The ever-volatile oil and natural gas industry—roiled most recently by September’s drone attacks on Saudi Arabian oil facilities that temporarily reduced the kingdom’s output by nearly half (about 5 percent of global production)—faces particularly challenging requirements for machined components to meet evolving supply targets.
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Fort Collins, Colo.-based Wohlers Associates announced the publication of “Wohlers Report 2019,” the 24th annual installment of its undisputed, industry-leading report on additive manufacturing (AM) and 3D printing. The worldwide study reports on growth, development, and the future of AM materials, applications, systems, services, design, software, patents, startups, standards, investment, and research.
Daimler may be the first vehicle maker to offer 3D-printed replacement parts, but racing enthusiasts and car collectors like Jay Leno have been using additive manufacturing and 3D scanning for many years to replace worn-out parts or to enhance their rides.
Two new production resins are available for 3D printing: one from 3D Systems is a thermoset that thinks it’s a thermoplastic and another from Carbon is a hybrid that’s 30 percent biomaterial, the company’s first resin with a reduced carbon footprint.
As I walked through the DMG Mori factory in Davis, Calif., during the company’s Manufacturing Days event in October, there was something noticeably different about it compared to other factories I’ve visited: it was brightly lit and quiet.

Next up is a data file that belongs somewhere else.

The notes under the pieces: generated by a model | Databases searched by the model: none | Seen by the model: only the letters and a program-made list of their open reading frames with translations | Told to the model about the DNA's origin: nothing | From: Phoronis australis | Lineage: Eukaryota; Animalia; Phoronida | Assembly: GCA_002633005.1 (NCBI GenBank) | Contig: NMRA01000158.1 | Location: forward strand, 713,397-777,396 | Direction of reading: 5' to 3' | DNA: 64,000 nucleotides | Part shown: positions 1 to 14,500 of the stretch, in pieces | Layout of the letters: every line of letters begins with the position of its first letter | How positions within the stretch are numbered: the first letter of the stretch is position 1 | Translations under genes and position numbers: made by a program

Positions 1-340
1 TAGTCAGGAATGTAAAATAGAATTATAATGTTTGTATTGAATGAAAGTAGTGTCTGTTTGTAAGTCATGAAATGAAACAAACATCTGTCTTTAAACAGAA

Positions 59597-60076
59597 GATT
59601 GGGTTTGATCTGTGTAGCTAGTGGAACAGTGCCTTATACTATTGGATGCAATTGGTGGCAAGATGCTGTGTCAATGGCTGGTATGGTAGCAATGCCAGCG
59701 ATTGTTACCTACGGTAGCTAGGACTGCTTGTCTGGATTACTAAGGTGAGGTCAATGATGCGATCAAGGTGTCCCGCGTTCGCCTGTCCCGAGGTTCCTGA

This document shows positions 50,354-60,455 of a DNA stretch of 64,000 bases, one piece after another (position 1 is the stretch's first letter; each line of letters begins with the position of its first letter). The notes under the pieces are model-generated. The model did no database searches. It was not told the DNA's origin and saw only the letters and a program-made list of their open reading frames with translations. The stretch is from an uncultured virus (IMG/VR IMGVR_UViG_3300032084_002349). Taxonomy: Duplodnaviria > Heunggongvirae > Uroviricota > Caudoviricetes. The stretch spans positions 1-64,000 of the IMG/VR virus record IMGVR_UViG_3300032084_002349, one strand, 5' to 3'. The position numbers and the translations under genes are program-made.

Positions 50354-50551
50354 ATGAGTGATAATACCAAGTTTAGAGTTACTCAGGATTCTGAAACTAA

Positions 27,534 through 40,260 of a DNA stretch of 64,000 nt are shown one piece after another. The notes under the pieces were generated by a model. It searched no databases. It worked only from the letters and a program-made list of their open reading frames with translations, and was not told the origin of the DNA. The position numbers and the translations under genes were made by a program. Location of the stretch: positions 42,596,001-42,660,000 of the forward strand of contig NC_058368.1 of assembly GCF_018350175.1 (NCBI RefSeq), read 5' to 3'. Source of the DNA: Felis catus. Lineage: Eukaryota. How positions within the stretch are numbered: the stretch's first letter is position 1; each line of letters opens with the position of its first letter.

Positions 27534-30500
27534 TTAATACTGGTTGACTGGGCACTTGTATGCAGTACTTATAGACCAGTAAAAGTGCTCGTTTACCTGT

Additive manufacturing (AM) once was called “rapid prototyping.” Its earliest forms made prototype parts—and nothing else. However, manufacturers were intrigued by the prospect of using it to make cost-effective metal parts in production. That day is here.
When GE decided that additive manufacturing was the way to go for making metal fuel nozzles for its new LEAP engine, the company touched off interest in other shops to move 3D printers from the design studio to the factory floor. It also stepped up the focus on safety standards for metal AM.
SAS Manufacturing LLC unveiled a new advanced machining facility for design, manufacturing, and assembly of aerospace components in Arvada, Colo.
Entrepreneurs and existing manufacturers are making 3D printers that automate production of composite parts, and are unique in their design.
Has a new producer of powders for additive manufacturing (AM) done the improbable, not just once but twice?